Our European Adventure travel blog

Leaving Santiago on a brand new highway

Seems only a few drivers are aware its open

Can't help but wonder how the locals feel about this multi million...

Rolling Hills

Farmers fields

Chugging along

We all know what this is!

scrubland

forested hills

rocky outcroppings

Pinch me, really Portugal!

mountains growing in the background

downhill through a tunnel

 

 

 

Approaching Pueblo de Sanabria

Puebla de Sanabria

Screech we can't drive any further

A short walk up hill and we found the fortress./castle

From the ramparts

Clock Tower

Fortress on left

Lunch

View along walls

Wine at lunch

Cematary

Looking back at town

Fields and fields

Crossing a huge rio

Fields

and

Fields

of wheat. some harvested

Home for the night

Our pitch

There is our abandoned RV


Monday, August 31st.

We left Santiago with sprinkles in the air.

I met "Sophie" "Richard's" replacement and I think she will do a fine job. However she did take us out of town through some narrow side streets that had us second guessing her but voila before too long we were on the highway.

Before long we were driving though farmers fields growing cattle corn and what looked like almost dead sunflowers.

As we drove along I couldn't help but wonder how the people who lived in these little villages in what seemed like shacks, felt about this multi-million Euro highway.

It was a fairly long drive on the highway around Ourense.

The landscape kept changing as we headed south to Portugal. We passed through many large sections of forests. They were all different heights due to reforesting we think

It took us awhile to figure out that the wide swaths of empty land were in fact timber roads.

Before too long we were crossing a high plateau of grazing land but no cattle or sheep in sight.

At Verin we came to a sharp turn in the highway toward the east and found ourselves just north of Portugal. Never in my dreams.........I have said a lot of that in the last several months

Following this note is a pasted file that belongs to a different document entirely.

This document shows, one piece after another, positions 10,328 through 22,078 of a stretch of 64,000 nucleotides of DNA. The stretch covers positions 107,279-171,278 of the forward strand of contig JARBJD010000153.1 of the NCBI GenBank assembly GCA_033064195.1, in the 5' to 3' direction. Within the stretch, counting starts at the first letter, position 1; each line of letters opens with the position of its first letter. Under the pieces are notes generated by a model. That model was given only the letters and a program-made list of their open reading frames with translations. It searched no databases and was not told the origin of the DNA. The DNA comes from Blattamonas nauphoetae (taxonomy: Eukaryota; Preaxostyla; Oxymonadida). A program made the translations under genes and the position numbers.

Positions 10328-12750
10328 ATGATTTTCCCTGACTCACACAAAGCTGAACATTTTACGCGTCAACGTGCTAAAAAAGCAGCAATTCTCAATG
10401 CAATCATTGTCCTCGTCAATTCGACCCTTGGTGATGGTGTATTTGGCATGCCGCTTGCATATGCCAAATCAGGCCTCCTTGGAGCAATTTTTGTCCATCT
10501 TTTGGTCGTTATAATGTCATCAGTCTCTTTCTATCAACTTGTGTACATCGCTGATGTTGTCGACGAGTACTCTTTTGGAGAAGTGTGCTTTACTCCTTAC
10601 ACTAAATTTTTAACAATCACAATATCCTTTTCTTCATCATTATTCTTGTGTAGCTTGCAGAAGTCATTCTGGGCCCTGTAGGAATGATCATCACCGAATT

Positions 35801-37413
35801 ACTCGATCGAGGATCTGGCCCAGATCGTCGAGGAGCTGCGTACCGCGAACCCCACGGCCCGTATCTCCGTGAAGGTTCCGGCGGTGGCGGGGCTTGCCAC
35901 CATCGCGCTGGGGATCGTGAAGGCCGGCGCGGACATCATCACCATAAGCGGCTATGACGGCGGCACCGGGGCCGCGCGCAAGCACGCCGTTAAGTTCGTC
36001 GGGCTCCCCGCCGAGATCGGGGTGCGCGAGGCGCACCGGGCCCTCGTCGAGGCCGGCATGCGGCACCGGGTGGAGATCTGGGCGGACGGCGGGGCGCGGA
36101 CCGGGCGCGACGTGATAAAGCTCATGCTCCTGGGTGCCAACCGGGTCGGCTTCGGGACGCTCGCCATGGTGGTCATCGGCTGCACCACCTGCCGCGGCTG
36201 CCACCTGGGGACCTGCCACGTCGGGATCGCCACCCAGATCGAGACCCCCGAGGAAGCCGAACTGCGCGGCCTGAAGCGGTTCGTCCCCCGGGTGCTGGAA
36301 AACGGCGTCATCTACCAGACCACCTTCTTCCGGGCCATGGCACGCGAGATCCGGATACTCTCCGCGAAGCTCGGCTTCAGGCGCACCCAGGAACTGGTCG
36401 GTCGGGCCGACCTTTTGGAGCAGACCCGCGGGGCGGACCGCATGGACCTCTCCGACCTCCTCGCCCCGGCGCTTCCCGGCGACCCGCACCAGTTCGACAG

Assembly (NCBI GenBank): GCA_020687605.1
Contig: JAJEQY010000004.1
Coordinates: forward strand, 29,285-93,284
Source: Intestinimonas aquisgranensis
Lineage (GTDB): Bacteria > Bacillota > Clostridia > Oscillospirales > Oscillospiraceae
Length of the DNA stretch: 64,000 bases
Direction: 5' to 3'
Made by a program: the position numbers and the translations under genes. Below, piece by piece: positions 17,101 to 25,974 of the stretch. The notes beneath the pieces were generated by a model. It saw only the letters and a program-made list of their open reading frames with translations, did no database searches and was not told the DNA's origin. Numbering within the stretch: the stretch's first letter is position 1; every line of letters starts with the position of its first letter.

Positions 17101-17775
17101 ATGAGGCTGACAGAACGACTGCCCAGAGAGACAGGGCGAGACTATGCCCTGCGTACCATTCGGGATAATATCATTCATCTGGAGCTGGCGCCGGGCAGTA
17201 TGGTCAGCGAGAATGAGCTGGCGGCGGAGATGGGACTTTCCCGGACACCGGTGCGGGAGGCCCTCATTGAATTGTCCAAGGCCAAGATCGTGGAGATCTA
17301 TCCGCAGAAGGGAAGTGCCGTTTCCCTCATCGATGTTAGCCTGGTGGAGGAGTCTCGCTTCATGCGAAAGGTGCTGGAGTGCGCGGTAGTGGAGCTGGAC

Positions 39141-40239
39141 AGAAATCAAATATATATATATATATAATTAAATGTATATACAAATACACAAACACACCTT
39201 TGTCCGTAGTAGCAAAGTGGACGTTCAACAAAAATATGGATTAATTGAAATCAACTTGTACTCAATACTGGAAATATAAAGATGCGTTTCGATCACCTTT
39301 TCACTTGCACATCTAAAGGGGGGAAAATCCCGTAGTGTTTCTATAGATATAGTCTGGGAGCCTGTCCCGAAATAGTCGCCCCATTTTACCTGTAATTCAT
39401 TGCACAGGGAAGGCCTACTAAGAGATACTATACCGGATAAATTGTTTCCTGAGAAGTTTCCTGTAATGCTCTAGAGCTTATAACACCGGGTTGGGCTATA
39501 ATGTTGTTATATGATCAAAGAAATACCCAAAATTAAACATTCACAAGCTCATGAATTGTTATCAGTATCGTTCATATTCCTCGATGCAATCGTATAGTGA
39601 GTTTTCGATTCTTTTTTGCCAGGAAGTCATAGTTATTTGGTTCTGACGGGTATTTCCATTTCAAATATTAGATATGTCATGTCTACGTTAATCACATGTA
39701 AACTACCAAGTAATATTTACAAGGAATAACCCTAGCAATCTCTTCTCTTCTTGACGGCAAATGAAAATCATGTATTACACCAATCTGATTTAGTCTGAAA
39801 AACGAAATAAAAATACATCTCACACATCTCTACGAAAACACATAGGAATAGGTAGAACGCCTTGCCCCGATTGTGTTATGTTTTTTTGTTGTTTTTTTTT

In the horizon rolling hills were appearing with larger mountains behind.

Everywhere we have travelled we have found that they would rather go through then around the mountains. I have to put the camera down now as I have to verify Sophia's directions to get into town.

Oops, Bill refuses to go any farther! One never knows what the next corner might bring. I help in back up down hill and around a corner and we decide to just park it on the street there and walk up.

What luck, the entrance to the fortress was right there on the top of this little rise!

The women wasn't going to let us enter as they were closing in 30 minutes. We assured her it wouldn't take us that long to walk through the fortress/castle. As it happened the interior was remodeled with platforms between levels and easy stairs to navigate. Inside it was mostly a museum with descriptions in Spanish but we enjoyed just wandering through out the rooms and enjoying the views from the turrets and ramparts.

The streets in this village were narrow and short but filled with charming houses.

Lunch was enjoyed on top of a wide rampart under an awning with an impressive view of the town below and the castle walls.

No problem finding the vehicle and Bill took some pictures of the cemetery beside us.

They are unique

Once we left the town we were again driving through a high plateau where farmers were growing fields and fields of wheat and cattle corn. With the mountains etching the horizon we thought many times we could have been driving through Alberta. Wide open spaces everywhere we turned.

"Sophia" led us through the city of Salamanca right to our campground.



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